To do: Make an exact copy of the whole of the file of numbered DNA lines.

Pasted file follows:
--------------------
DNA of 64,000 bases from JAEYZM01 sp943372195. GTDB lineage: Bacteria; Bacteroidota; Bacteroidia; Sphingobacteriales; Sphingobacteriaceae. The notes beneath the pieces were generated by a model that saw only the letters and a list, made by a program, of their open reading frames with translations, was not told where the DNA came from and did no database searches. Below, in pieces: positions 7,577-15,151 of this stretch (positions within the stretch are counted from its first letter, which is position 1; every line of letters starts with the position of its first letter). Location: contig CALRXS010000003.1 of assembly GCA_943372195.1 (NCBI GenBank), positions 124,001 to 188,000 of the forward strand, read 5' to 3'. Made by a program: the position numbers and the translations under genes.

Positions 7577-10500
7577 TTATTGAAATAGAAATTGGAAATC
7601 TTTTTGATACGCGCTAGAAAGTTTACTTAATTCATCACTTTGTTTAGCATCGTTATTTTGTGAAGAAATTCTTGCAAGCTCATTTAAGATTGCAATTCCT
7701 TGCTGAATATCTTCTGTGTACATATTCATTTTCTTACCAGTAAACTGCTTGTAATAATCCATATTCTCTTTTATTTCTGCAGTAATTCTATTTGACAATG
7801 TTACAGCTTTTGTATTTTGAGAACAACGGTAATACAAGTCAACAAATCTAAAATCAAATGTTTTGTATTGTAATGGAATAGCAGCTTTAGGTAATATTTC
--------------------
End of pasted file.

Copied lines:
DNA of 64,000 bases from JAEYZM01 sp943372195. GTDB lineage: Bacteria; Bacteroidota; Bacteroidia; Sphingobacteriales; Sphingobacteriaceae. The notes beneath the pieces were generated by a model that saw only the letters and a list, made by a program, of their open reading frames with translations, was not told where the DNA came from and did no database searches. Below, in pieces: positions 7,577-15,151 of this stretch (positions within the stretch are counted from its first letter, which is position 1; every line of letters starts with the position of its first letter). Location: contig CALRXS010000003.1 of assembly GCA_943372195.1 (NCBI GenBank), positions 124,001 to 188,000 of the forward strand, read 5' to 3'. Made by a program: the position numbers and the translations under genes.

Positions 7577-10500
7577 TTATTGAAATAGAAATTGGAAATC
7601 TTTTTGATACGCGCTAGAAAGTTTACTTAATTCATCACTTTGTTTAGCATCGTTATTTTGTGAAGAAATTCTTGCAAGCTCATTTAAGATTGCAATTCCT
7701 TGCTGAATATCTTCTGTGTACATATTCATTTTCTTACCAGTAAACTGCTTGTAATAATCCATATTCTCTTTTATTTCTGCAGTAATTCTATTTGACAATG
7801 TTACAGCTTTTGTATTTTGAGAACAACGGTAATACAAGTCAACAAATCTAAAATCAAATGTTTTGTATTGTAATGGAATAGCAGCTTTAGGTAATATTTC